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Tuesday October 18, 2011
By Edy sarif firstname.lastname@example.org
PETALING JAYA: Greater internationalisation of the Islamic capital market (ICM) will allow Malaysia to strenghten its position as a hub for ICM activities, said Securities Commission managing director Datuk Dr Nik Ramlah Mahmood.
“The outlook for the Islamic capital market remains very promising,” she said in her keynote address entitled Islamic Capital Market Gearing for the next phase of growth at the IFN 2011 Issuers & Investors Asia Forum here yesterday.
New markets, enhance integration and liberalisation of economies and financial markets would help drive further internationlisation of the Islamic capital market, she added.
“Greater internationalisation will be a key element of the Islamic capital market as it continues to chart further progress in the coming decade,” she added.
The number of jurisdictions and industry participants that embrace Islamic finance would be a major factor in stimulating more cross-border transactions and activities.
“These include fund managers managing international mandates for investors outside the managers' home countries, diverse international representation of investors in sukuk issuances, and the offering of syariah-compliant funds out of international centres such as Luxembourg, among others.”
Looking ahead, she said an increasing number and broader range of similar cross-border activities could be expected to feature more prominently in the Islamic capital market landscape.
“In addition, there will be more concerted efforts towards the syariah-based, as opposed to syariah-compliant, approach involving greater innovation of investment products that are structured based on more equitable risk-sharing arrangements and on productive, real economic activities,” Nik Ramlah said.
She added that the Islamic finance industry in Malaysia had grown rapidly in the last 10 years, accounting for 22% of the total financial assets currently, as compared with 6.9% in 2000.
At the global level, the value of Islamic financial assets is estimated to expand to US$4 trillion over the next few years from US$1.2 trillion.
“The ICM has contributed significantly to the growth of the overall Islamic finance industry in Malaysia.
“As at end-2010, the size of Malaysia's ICM stood at RM1.05 trillion, or 52% of the size of the overall Malaysian capital market, as compared to only RM294 billion as at end-2000,” she said adding that it had registered an average annual growth rate of 13.6% over the last 10 years .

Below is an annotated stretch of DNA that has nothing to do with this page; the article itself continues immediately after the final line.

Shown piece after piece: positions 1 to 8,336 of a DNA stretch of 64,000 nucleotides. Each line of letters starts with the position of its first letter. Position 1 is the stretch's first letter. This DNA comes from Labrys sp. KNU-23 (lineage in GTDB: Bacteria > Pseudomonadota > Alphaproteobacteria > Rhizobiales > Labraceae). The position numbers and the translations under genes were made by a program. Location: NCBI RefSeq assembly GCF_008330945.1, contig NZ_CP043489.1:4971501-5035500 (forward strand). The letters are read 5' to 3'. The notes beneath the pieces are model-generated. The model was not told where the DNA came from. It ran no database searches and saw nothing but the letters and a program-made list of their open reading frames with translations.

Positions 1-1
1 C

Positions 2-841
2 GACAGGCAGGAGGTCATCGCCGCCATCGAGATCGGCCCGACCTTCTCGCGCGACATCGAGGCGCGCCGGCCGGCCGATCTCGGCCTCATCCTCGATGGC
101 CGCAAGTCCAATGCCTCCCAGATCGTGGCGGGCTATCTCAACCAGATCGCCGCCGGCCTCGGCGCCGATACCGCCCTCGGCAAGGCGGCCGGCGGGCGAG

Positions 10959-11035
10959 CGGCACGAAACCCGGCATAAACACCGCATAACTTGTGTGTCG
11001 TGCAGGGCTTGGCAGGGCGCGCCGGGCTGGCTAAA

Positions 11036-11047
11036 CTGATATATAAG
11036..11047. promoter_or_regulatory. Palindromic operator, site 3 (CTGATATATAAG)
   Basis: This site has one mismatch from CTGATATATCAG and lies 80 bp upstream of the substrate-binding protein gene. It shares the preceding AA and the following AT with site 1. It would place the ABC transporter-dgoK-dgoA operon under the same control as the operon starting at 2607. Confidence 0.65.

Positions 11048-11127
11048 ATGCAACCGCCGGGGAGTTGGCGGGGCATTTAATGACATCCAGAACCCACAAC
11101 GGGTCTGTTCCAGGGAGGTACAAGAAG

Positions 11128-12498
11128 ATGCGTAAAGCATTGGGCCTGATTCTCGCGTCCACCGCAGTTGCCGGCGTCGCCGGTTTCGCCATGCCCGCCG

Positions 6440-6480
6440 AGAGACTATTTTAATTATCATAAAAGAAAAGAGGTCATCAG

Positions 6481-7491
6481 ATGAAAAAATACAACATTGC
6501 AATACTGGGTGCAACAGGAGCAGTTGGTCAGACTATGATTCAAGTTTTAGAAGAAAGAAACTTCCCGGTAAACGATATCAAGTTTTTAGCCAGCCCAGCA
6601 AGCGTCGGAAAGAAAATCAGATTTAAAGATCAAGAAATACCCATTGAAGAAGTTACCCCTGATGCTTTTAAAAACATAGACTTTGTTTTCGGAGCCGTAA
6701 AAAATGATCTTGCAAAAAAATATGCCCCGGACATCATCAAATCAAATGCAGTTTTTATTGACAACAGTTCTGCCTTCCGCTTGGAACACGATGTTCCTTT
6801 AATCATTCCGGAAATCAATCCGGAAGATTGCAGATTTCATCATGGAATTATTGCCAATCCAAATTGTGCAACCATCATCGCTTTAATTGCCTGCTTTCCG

Malaysia accounts for almost two-thirds of total sukuk outstanding globally as at end-2010.
In addition, Malaysia continues to be a pioneer in creating innovative sukuk structures.
Nik Ramlah said under the Capital Market Masterplan 2, the size of Malaysia's Islamic capital market was projected to reach almost RM3 trillion by 2020 with an average growth rate of 10.6% per annum over the 10-year period.
“This growth projection is expected to be achieved primarily through the widening of the Islamic capital market's international base, which would also generate scale efficiencies,” she said.
However, she said in spite of having made great strides, issuers of Islamic capital market products continue to face challenges in relation to product innovation, development and structuring.
“In this regard, the presence of international syariah advisers who sit on various syariah boards of Islamic financial institutions across different jurisdictions can serve to bridge the gap through constructive discussions during the course of discharging their duties.
“Furthermore, the sharing of the rationale for sy ariah rulings or interpretation across jurisdictions can also create better awareness, and hopefully appreciation, within the industry,” she said.
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